Market Overview

The stock market has been hovering around 10,000 for about four weeks showing signs of stability, but the overwhelming majority on my roster of advisors, clients, and principals are anticipating an immediate decline in the stock market. The obviousness of impending super- inflation has some, if not most, that have recovered significantly in the stock market, heading toward raw land investments with excess liquidity. Watching their money erode in a 3% CD is not going to be tolerated by investors who kept their powder dry through the recent storm. The commercial real estate playbook looks sketchy according to most investors, but the raw land market is ripening on the vine and some deals are ready for picking. Many of the sellers, who did not sell prior to the decline in the market, are still attempting to field offers. We are seeing major pricing corrections on older listings and more realistic asking prices on new listings. The banks have been given money they are now loaning at sub-five percent interest rates on long-term loans to credit-worthy buyers. Who would have known gold would be this high? Oil appears to be stabilized in the mid-70's to mid-80s. These interest rates won't stay low forever so the time to buy is now. There are buyers pulling out of the stock market and making offers on land, but they are being deliberate and selective.

The time is now, but where? Wyoming more than other neighboring states in the west, has had a recent surge of investor interest in the late fall of 2009. Wyoming has always been one of the best places to live in this country. According to a recent article in Forbes Magazine, Wyoming is the third best state to live in preceded only by Utah and Hawaii. The state has a surplus of cash due to its coal, oil and gas reserves. We have solid infrastructure and new schools in our smallest ranching communities. Wyoming does not tax personal income so if you have a profit center in a company with high income tax, this is the state to take residency. There is no state corporate income tax. Retirement is not taxed. Wyoming is a fractional assessment state which means property tax applies to only a fraction of the full market value of the property. The average property tax on three large ranches we have listed in Wyoming is approximately 32 cents per acre. There also are several property tax relief programs available in Wyoming. The average price per deeded acre in Wyoming is still dramatically lower than in our neighboring states. Wyoming has a lower sales tax than Colorado. Wyoming also has lower property tax than Montana, and while Montana does not have a sales tax, it taxes income.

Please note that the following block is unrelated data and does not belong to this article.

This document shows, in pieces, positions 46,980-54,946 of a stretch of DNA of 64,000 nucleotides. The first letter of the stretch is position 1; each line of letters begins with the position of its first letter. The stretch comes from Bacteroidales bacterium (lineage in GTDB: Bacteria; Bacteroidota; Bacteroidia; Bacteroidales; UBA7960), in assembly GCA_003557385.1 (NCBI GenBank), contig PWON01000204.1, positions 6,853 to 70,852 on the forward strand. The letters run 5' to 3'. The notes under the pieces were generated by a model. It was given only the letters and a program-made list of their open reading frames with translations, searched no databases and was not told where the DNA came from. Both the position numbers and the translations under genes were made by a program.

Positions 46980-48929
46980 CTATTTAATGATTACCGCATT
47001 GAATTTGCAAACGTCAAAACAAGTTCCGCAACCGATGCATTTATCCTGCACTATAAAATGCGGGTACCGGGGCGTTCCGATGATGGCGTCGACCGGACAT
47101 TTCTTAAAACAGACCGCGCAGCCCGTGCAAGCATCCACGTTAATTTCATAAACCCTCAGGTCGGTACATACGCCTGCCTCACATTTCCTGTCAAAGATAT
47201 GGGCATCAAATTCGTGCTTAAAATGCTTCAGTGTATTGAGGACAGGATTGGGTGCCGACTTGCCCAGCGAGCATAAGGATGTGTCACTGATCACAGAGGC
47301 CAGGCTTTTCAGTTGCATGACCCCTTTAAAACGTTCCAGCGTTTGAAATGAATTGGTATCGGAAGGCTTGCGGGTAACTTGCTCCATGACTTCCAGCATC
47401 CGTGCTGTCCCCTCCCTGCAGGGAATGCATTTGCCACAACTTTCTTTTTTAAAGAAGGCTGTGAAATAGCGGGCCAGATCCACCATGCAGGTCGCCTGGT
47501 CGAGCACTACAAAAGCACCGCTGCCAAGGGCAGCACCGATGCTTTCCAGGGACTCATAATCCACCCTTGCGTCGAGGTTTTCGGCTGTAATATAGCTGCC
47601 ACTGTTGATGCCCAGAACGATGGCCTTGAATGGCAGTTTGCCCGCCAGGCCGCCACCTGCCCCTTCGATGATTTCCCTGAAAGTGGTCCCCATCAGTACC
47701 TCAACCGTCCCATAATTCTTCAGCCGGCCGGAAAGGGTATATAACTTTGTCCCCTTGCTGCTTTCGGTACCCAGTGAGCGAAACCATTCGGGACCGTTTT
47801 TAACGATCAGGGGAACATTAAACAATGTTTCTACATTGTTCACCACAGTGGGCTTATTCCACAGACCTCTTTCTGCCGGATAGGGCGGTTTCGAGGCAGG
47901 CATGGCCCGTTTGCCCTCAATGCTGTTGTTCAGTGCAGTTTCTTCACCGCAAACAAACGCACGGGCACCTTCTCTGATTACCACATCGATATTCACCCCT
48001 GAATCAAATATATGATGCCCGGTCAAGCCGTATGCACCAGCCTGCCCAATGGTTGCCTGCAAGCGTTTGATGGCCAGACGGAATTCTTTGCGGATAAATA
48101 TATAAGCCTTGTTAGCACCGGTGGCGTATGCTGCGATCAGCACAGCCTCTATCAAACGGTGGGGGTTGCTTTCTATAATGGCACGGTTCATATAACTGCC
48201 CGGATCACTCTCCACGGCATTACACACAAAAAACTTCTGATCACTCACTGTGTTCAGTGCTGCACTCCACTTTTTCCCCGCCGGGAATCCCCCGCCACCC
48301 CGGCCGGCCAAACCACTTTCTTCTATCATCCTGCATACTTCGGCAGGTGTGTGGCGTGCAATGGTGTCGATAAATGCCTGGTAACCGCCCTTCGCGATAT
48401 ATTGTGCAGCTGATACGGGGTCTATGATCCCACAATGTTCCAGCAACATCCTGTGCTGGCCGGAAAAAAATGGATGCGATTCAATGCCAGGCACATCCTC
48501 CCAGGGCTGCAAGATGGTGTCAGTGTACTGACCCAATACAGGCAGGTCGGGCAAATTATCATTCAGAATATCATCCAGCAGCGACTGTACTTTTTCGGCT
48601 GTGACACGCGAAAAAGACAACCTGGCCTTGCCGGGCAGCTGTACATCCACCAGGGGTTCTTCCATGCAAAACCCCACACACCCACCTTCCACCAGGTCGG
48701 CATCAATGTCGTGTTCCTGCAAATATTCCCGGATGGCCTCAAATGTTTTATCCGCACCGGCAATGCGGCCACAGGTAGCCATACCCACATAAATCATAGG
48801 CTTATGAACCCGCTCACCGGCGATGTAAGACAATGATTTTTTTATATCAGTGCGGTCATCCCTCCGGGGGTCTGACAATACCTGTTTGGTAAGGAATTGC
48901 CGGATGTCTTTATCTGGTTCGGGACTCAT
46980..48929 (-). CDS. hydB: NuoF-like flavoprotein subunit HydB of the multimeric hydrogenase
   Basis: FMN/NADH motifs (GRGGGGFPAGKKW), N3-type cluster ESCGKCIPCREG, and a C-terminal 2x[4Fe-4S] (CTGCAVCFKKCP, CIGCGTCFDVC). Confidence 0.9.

The western real estate markets are always the last to feel the effects of an economic recession, but they are also some of the first to come out of the recession. Why? As soon as buyers recover and regain confidence, they buy out west for long term investment and lifestyle. People steadily show interest in living and retiring in Wyoming. We're solid out here folks. Most of us would do anything to be able to live and raise our families here and we've been here six generations. What does that tell you? Take control of your investment, before it's too late. The time is now!

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